By Amir Saipoor, BSc in Podiatric Medicine, PGDip Podiatric Surgery
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Specialist Podiatrist, Mr. Amir Saipoor, provides a fascinating and lucid overview of the causes, current diagnostic methods and common treatments for Plantar Fasciitis.
Plantar Fasciitis is one of the most common causes of heel pain (McPoil et al, 2008). It involves inflammation of a thick fibrous band, that runs across the bottom of your foot connecting your heel bone to your toes. Plantar fasciitis commonly causes stabbing pain, especially with the first steps in the morning, and as a patient walks more the pain reduces to some extent.
The origin of the plantar fascia is located at the heel and inserts into the base of the toes. It is a thick fibrous sheet that divides into 5 sections distally and extends to the phalanxes, overlapping the flexor tendons. It forms part of the stabilizing structures for the arch, aids in shock absorption and is an important factor in gait and dynamic activity (Hicks, 1954).
The exact cause of plantar fasciitis is poorly understood. However, it is considered that plantar fasciitis is a result of faulty biomechanics, attributed to excessive (over) pronation (Kwong et al, 1988). This suggests that increased amounts of stress to the plantar fascia results in stretching and overloading (Bolgla and Malone, 2004). Over a period, the repetitive stress can cause micro-trauma and micro-tears in the fascia, resulting in an inflammatory response and pain (Puttaswamiah and Chandran, 2007). Other factors described in the literature are Obesity / Overweight, Change in Activity, Pregnancy, Flat feet, High Arches, Inflammatory Arthritis & wearing shoes with poor support (McPoil et al, 2008).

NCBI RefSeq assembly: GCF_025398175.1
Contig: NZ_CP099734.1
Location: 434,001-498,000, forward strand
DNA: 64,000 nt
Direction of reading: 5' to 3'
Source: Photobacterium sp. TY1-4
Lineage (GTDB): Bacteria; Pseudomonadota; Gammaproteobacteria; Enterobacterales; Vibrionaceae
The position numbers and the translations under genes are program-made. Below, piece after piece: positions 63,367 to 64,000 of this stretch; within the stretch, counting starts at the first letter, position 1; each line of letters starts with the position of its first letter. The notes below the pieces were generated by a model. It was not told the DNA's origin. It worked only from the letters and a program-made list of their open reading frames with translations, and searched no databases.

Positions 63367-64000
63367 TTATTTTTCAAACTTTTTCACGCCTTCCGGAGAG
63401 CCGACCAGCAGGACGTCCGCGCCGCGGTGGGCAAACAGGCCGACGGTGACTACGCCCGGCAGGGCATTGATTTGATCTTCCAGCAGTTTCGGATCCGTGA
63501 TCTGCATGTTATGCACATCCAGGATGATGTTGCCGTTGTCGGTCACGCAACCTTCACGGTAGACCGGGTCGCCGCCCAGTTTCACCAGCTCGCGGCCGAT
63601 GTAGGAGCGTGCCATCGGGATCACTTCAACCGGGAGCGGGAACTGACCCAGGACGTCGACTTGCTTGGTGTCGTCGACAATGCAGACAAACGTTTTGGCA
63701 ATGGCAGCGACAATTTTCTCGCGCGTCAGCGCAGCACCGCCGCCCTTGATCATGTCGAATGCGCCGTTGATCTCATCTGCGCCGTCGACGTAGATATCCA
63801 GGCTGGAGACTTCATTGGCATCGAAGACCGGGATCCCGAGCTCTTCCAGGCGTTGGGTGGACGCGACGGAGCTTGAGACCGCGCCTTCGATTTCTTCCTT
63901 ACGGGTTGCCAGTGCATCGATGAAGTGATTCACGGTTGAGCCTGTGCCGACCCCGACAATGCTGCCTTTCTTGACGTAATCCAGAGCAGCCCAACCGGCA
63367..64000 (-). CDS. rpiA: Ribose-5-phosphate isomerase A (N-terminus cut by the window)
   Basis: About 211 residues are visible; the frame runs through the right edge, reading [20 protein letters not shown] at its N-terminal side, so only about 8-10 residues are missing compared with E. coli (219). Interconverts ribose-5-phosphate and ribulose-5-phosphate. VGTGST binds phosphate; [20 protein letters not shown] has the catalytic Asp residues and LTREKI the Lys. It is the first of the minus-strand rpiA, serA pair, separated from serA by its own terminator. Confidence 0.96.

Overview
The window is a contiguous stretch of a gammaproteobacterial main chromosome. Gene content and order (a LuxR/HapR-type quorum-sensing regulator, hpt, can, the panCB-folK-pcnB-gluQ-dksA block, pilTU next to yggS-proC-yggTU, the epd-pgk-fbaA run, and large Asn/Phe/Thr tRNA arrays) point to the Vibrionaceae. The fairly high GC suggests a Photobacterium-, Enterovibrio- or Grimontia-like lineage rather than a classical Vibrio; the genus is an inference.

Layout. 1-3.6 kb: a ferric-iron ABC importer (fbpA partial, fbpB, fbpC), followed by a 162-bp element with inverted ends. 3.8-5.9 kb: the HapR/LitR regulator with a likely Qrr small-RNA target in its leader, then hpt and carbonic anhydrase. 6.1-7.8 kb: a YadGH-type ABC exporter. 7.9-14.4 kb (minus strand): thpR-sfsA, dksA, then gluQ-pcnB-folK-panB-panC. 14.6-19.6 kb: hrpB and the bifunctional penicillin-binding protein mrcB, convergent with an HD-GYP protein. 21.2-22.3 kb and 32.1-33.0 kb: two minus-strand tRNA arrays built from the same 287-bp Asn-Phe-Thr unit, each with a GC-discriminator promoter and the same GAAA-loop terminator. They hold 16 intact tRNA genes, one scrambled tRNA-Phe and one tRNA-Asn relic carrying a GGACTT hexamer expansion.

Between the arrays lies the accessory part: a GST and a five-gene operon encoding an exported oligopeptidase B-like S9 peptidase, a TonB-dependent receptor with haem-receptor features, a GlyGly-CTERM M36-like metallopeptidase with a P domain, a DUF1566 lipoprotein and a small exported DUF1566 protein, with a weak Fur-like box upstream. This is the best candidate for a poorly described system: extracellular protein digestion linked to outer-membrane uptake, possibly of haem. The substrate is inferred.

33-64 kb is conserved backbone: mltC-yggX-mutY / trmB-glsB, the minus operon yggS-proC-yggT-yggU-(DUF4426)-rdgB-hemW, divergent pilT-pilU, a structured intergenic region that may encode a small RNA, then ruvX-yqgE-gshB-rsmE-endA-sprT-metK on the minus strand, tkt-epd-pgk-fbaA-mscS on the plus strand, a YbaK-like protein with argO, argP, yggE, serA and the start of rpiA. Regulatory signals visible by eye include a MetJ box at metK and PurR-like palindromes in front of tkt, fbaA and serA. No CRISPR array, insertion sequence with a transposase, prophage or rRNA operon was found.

Diagnosis of plantar fasciitis is usually deduced through patient history, however sometimes the specialist in care may request an X-ray, ultrasound or MRI to investigate further. Other diagnoses such as Heel bone bruising (Contusion), Baxter’s nerve entrapment, or calcaneal bursitis may need to be excluded.
Several treatments are available for plantar fasciitis, however the immediate standard treatment as for any soft tissue injury is R.I.C.E, which stands for:
– R: rest
– I: Ice
– C: Compression
– E: Elevation
This aims to allow rest from pain-provoking activity, as well as reduce pain and/or any swelling by applying ice 2-3 times daily for 5-10 minutes. In addition to this, patients can take anti-inflammatory medication (if tolerated). Changing footwear to more supportive trainers or shoes should be considered, as flat shoes may allow more abnormal movement than a supportive shoe. In some instances insoles may be required to support the foot and reduce the stress upon the plantar fascia. Other treatment options include steroid injections to reduce the inflammation locally and shockwave therapy. However, both are utilized if noninvasive treatments fail.